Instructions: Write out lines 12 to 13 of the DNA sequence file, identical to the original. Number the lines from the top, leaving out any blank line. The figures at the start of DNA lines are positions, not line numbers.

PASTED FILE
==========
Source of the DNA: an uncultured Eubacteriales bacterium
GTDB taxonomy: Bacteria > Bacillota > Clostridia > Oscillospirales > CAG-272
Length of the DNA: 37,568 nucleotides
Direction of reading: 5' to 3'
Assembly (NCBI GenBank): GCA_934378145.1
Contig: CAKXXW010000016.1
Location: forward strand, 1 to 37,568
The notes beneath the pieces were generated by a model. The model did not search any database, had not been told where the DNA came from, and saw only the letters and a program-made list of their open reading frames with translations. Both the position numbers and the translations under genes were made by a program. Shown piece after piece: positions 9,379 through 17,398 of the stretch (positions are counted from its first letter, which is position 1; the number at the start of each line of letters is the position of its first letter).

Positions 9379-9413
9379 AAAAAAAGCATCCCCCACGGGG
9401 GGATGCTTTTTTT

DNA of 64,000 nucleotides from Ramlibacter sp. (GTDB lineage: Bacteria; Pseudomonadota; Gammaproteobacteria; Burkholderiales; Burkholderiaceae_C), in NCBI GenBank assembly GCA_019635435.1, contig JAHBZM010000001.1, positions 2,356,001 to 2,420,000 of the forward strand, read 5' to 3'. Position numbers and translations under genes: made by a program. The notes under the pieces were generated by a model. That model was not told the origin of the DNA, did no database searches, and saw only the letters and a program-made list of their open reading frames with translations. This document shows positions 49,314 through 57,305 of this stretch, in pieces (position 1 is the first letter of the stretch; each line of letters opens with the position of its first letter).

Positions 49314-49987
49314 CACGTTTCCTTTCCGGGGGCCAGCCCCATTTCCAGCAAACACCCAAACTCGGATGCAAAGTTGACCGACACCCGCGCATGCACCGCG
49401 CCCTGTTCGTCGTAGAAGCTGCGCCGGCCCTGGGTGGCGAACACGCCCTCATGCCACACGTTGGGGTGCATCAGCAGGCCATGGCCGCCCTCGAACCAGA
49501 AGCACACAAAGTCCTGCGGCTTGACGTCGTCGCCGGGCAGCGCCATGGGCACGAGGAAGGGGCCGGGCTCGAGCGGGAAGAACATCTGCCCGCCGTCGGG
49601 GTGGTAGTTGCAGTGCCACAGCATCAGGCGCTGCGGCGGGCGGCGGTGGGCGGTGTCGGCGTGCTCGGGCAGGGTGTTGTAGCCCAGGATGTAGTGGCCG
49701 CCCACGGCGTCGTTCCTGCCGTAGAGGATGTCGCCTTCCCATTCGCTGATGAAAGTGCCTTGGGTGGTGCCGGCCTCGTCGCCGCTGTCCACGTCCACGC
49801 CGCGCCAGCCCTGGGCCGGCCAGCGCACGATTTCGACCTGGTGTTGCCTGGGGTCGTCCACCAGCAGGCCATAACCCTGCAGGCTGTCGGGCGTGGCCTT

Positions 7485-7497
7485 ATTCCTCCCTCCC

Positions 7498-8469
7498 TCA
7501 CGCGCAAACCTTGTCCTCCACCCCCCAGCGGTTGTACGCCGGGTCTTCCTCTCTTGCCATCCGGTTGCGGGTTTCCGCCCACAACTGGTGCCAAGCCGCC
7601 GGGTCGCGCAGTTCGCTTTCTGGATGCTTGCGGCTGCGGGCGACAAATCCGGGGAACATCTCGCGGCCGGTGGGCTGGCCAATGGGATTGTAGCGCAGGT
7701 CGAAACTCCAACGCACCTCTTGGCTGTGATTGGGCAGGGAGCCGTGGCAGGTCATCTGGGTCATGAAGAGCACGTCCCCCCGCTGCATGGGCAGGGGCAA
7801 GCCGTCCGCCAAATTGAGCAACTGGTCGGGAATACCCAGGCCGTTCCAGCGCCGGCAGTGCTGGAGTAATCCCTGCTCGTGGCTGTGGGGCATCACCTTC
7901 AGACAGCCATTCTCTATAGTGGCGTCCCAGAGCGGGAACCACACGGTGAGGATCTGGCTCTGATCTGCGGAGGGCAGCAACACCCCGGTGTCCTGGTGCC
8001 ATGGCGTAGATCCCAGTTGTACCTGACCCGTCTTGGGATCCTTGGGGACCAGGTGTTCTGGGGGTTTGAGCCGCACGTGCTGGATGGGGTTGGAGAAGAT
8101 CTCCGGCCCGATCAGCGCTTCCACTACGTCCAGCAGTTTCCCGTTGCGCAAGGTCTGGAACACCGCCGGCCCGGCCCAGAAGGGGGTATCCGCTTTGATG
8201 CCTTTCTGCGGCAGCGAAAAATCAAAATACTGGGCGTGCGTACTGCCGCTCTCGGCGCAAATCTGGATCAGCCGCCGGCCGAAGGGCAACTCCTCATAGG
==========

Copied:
DNA of 64,000 nucleotides from Ramlibacter sp. (GTDB lineage: Bacteria; Pseudomonadota; Gammaproteobacteria; Burkholderiales; Burkholderiaceae_C), in NCBI GenBank assembly GCA_019635435.1, contig JAHBZM010000001.1, positions 2,356,001 to 2,420,000 of the forward strand, read 5' to 3'. Position numbers and translations under genes: made by a program. The notes under the pieces were generated by a model. That model was not told the origin of the DNA, did no database searches, and saw only the letters and a program-made list of their open reading frames with translations. This document shows positions 49,314 through 57,305 of this stretch, in pieces (position 1 is the first letter of the stretch; each line of letters opens with the position of its first letter).

Positions 49314-49987